Get pdf (598 KB)
First report of Globodera rostochiensis infesting potatoes in Kenya
1 Department of Biological Sciences, Chuka University, P.O. Box 109-60400, Chuka, Kenya
2 Department of Agricultural Sciences and Technology, Kenyatta University, P.O. Box 43844-00100 Nairobi, Kenya
3 Rheinische Friedrich-Wilhelms Universität Bonn, INRES-Molecular Phytomedicine, Karlrobert-Kreiten Strasse 13, 53115 Bonn, Germany
Received: 11 Jan 2015; Published: 20 Apr 2015
Potato (Solanum tuberosum) is the second most important food crop in Kenya after maize (MOA, 2007). However, increased production in Kenya has been constrained by various factors including pests and diseases. Potato cyst nematode (PCN) is a major threat to potato production in various parts of the world leading to losses of up to 80%, and sometimes total crop failure. However, it has been reported in only a few countries in Africa (Knoetze et al., 2006). Early detection and identification of PCN is essential in designing proper regulatory measures to thwart further spread as well as designing a proper management strategy (Hlaoua et al., 2008). The aim of this study was to investigate whether PCN is present in potato producing areas of Nyandarua County, Kenya.
Surveys targeting the potato crop were conducted during 2014 when soil samples were collected from five potato-growing areas of Nyandarua County leading to the recovery of what appeared to be PCN cysts from cv. Cangi and other unidentified farmer varieties. The potato crop in the surveyed area had patches of poor growth with potatoes showing severe stunting, yellowing, wilting and reduced size of the tubers. Close examination of the root system showed tiny white, yellow or brownish pin-head size cysts. The cysts and second stage juveniles (J2) were extracted from the soil samples and their morphological characteristics examined using a light microscope.
The morphological characteristics of the isolated cysts (Fig. 1) and second stage juveniles (Fig. 2) matched those of Globodera spp. The cysts were smoothly rounded, almost spherical, with small projecting neck but without terminal cone, circumfenestrate opening of the perineal area and subterminal anus. The cuticular ranges (n=15) were 18.10 ± 1.21 (16-20), the Granek’s ratio 3.27 ± 0.15 (2.83-4.05). Second stage juveniles were vermiform with tapering ends, had a slightly larger and robust stylet and a prominent hyaline tail region. The J2 (n=15) had rounded knobs 3.94 ± 0.40 (3.13-4.46) µm, stylet length 20.70 ± 1.05 (19.30-22.70) µm, body length 447.78 ± 30.93 (395.00-480.00) µm, tail length 51.12 ± 4.74 (44.30-57.00) µm, and the hyaline tail length 27.28 ± 2.76 (24.3-33.0) µm.
The morphological diagnosis was confirmed by multiplex PCR and gene sequencing. DNA was extracted from twenty nematode cysts as described by Bulman & Marshall (1997). The extracted DNA was amplified using two species-specific primers, PITSp4 for Globodera pallida and PITSr3 for Globodera rostochiensis (Bulman & Marshall, 1997) in combination with STI5 universal primer (White et al., 1990). The PCR products were purified and sequenced at Inqaba Biotechnical Industries (Pty) Ltd. in South Africa. The PCR amplification for all the four analysed samples produced 434 bp products with the PITSr3 primer used for the identification of G. rostochiensis. However, no amplification was produced with the specific primers for G. pallida. A BLAST search with the generated sequences showed they shared over 98% identity with Globodera rostochiensis deposits in NCBI (Fig 3). The four nucleotide sequences were deposited in GenBank (Accession Nos. KP283532-KP283535). To our knowledge, this is the first report of PCN in Kenya where they are considered quarantine pests. Since this work was carried out only in a localised area, little is known about the origin and the distribution of this pest in Kenya, which should be investigated.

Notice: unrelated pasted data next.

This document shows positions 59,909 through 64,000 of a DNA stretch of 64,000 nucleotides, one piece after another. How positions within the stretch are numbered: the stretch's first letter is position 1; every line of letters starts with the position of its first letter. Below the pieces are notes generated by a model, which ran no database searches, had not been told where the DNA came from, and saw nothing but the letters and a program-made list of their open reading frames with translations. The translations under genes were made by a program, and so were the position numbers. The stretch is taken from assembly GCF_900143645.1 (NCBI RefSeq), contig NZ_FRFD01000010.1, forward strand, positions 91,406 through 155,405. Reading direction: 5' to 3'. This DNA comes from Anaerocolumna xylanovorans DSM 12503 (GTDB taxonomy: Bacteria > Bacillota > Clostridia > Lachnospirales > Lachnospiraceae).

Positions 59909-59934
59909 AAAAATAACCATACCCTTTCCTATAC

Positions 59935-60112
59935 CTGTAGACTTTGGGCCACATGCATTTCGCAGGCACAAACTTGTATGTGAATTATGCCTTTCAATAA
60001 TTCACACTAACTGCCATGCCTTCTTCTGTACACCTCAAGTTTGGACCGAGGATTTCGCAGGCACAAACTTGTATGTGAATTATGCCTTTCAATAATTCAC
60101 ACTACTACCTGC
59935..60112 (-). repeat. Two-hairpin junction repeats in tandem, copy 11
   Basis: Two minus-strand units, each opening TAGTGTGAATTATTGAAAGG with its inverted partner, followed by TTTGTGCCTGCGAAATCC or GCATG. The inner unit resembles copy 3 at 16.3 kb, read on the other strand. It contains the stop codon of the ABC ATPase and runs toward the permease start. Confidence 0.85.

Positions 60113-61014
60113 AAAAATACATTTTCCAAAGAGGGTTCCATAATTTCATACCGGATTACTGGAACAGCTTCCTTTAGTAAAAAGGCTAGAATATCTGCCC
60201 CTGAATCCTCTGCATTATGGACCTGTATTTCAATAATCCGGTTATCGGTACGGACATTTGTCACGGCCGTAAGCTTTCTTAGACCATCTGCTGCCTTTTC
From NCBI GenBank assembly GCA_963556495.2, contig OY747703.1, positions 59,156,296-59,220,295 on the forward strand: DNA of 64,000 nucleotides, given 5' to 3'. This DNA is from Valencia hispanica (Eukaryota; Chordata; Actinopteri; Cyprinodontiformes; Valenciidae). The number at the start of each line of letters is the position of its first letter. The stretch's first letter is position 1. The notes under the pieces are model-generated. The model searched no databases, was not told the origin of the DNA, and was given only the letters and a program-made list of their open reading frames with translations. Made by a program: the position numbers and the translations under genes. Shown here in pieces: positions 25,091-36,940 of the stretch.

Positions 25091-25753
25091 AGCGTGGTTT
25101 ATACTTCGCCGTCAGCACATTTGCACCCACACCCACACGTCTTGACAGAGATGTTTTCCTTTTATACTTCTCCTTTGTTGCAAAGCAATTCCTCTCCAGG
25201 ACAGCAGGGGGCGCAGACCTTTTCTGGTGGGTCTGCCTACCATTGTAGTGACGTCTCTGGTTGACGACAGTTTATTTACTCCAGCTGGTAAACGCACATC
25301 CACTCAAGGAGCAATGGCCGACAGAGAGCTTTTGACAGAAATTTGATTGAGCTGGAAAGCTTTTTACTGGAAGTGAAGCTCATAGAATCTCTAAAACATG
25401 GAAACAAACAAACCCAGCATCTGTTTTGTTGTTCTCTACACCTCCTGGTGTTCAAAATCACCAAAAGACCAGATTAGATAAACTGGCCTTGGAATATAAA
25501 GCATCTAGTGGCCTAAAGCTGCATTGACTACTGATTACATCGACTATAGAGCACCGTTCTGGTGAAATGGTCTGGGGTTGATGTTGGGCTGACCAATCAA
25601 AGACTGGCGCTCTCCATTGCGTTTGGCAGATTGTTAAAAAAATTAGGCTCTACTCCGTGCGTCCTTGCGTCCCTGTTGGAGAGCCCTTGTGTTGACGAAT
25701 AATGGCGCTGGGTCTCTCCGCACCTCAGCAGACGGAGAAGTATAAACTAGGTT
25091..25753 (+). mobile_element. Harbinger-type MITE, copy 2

- Bulman SR, Marshall JW, 1997. Differentiation of Australasian potato cyst nematode (PCN) populations using the polymerase chain reaction (PCR). New Zealand Journal of Crop and Horticultural Science 25, 123-129. [http://dx.doi.org/10.1080/01140671.1997.9513998]
- EPPO, 2013. Globodera rostochiensis and Globodera pallida. PM 7/40 (3). OEPP/EPPO Bulletin 43, 119-138. [http://dx.doi.org/10.1111/epp.12025]
- Hlaoua W, Horrigue-Raouani N, Fouville D, Mugniery D, 2008. Morphological and molecular characterization of potato cyst nematode populations from Tunisia and survey of their probable geographical origin. Biotechnology 7, 651-659. [http://dx.doi.org/10.3923/biotech.2008.651.659]
- Knoetze R, Malan AP, Mouton C, 2006. Differentiation of South African potato cyst nematodes (PCN) by analysis of the rDNA internal transcribed spacer region. African Plant Protection 12, 103-110.
- MOA, 2007. Economic Review of Agriculture. Central Planning and Monitoring Unit, MOA. Nairobi, Kenya: Ministry of Agriculture.
- White TJ, Bruns T, Lee S, Taylor J, 1990. Amplification and direct sequencing of fungal ribosomal genes for phylogenetics. In: Innis MA, Gelfand DH, Shinsky J, White TJ, eds. PCR protocols. A guide to methods and applications. San Diego, CA, USA: Academic Press, 315-322.
To cite this report: Mwangi JM, Kariuki GM, Waceke JW, Grundler FM, 2015. First report of Globodera rostochiensis infesting potatoes in Kenya. New Disease Reports 31, 18. [http://dx.doi.org/10.5197/j.2044-0588.2015.031.018]
©2015 The Authors